The management of riparian zones is a primary concern to landholders in our coastal landscape. The most common landholder requests for information and assistance to our network and office relate to managing invasive weed species and restoring native vegetation in the riparian zone, bank stability and improving water quality through alternative stock watering systems. The health of these river systems is the key to connection across the landscape.
We successfully sought funds through the 2013/14 Australian Government Biodiversity Fund Round #2. Through this program we received $1,417,000 over 4 years (2013 - 2017) to work with landholders across 5 river catchments. The focus of the project works includes restoring riparian zone vegetation and stability, improving water quality, controlling new and emerging invasive species such as Camphor Laurel and Weeds of National Significance (WONS).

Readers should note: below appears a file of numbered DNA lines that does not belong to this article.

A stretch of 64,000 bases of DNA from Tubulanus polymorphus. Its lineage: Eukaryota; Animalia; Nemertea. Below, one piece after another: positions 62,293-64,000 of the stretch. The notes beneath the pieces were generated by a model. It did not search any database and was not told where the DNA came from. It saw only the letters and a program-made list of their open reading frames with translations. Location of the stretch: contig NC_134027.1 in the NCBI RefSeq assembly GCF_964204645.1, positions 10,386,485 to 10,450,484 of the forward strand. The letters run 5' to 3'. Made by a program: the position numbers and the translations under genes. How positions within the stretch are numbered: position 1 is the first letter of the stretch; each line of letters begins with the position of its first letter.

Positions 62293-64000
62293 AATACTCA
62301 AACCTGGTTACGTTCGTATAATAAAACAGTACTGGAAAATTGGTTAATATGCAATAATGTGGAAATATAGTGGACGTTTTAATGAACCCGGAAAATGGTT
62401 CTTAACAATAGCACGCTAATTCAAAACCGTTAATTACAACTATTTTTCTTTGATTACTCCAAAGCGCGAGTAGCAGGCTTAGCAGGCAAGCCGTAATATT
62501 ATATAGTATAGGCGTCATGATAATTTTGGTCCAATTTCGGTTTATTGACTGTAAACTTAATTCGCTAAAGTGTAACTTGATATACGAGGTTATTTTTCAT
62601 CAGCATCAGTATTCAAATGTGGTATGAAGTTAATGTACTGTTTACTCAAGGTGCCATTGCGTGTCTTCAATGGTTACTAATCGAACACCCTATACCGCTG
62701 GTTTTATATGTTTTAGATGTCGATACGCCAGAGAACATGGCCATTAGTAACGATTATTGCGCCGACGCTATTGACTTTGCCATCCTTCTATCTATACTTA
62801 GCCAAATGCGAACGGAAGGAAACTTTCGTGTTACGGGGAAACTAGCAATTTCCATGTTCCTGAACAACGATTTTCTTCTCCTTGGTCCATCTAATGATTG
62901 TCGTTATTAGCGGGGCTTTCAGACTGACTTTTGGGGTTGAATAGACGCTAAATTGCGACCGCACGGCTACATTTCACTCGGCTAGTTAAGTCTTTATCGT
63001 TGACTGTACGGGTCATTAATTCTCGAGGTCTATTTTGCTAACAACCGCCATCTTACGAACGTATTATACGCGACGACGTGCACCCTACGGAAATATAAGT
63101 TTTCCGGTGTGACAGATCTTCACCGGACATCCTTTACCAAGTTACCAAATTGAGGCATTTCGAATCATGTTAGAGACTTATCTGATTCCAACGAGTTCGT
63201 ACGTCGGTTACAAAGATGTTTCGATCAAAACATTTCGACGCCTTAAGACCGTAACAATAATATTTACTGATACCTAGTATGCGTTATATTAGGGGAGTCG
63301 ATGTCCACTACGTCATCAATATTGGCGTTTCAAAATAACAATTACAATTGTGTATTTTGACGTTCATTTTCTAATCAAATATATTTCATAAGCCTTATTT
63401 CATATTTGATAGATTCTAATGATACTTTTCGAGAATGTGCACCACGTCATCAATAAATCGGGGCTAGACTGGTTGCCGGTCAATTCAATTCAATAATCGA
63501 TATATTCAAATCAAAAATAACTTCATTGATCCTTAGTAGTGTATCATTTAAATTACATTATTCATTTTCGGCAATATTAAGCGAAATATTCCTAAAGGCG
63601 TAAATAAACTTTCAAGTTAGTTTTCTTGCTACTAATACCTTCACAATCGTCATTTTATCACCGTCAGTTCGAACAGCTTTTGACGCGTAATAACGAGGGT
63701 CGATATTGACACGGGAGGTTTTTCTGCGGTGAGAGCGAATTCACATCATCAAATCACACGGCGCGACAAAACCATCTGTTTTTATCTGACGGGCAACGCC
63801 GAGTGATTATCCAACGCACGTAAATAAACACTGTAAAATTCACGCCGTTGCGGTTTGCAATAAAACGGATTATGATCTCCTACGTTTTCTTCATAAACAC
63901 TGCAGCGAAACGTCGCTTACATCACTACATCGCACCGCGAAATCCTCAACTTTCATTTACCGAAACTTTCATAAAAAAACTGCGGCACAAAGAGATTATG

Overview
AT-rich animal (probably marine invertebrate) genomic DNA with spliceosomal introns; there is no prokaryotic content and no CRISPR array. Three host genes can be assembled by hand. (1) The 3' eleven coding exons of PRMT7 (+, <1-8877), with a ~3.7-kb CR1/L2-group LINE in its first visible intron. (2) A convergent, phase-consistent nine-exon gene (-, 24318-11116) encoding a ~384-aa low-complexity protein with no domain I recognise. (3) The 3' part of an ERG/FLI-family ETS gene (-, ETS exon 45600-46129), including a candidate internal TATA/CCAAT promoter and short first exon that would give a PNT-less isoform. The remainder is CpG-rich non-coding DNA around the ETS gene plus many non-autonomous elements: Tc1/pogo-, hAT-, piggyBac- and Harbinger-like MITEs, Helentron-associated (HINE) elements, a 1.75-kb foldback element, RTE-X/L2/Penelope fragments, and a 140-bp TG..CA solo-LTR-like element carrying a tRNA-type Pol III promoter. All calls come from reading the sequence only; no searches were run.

Additionally, we established a partnership with Port Macquarie Hastings Council to support their existing 'riparian vine weeds program' targeting the Weeds of National Significance - Madiera Vine and Cats Claw. Funding provided through this grant targeted 'post flood' control works.
We utilised our 'expression of interest' register to support the application and have subsequently run a series of Grant Rounds targeting specific catchments. Workshops held through this program have covered - 'biodiversity and bush regeneration techniques', 'tackling woody weeds' and 'building your farm plan'. We have brokered technical support for riparian erosion control works through the NSW Soil Conservation Service. An additional outcome has been the establishment of a base-line bird survey in 8 locations across the 4 river catchments.
Management of riparian zones is an important natural resource management issue on the NSW North Coast.
Working with landholders to develop Action Plans for strategic and prioritised management is important to achieve long term outcomes.
Incentive Grants are useful in stimulating interest and providing a catalyst for landholders to undertake on-ground works.
To facilitate erosion control works it is important to have access to Technical Support and experienced contractors.
We have mapped the projects using 'Google Earth Pro' and continue to work with landholders and look for additional resources to support similar initiatives. We are identifying 'gaps' along the river systems where we hope to engage with landholders to further the 'connectivity' of the works.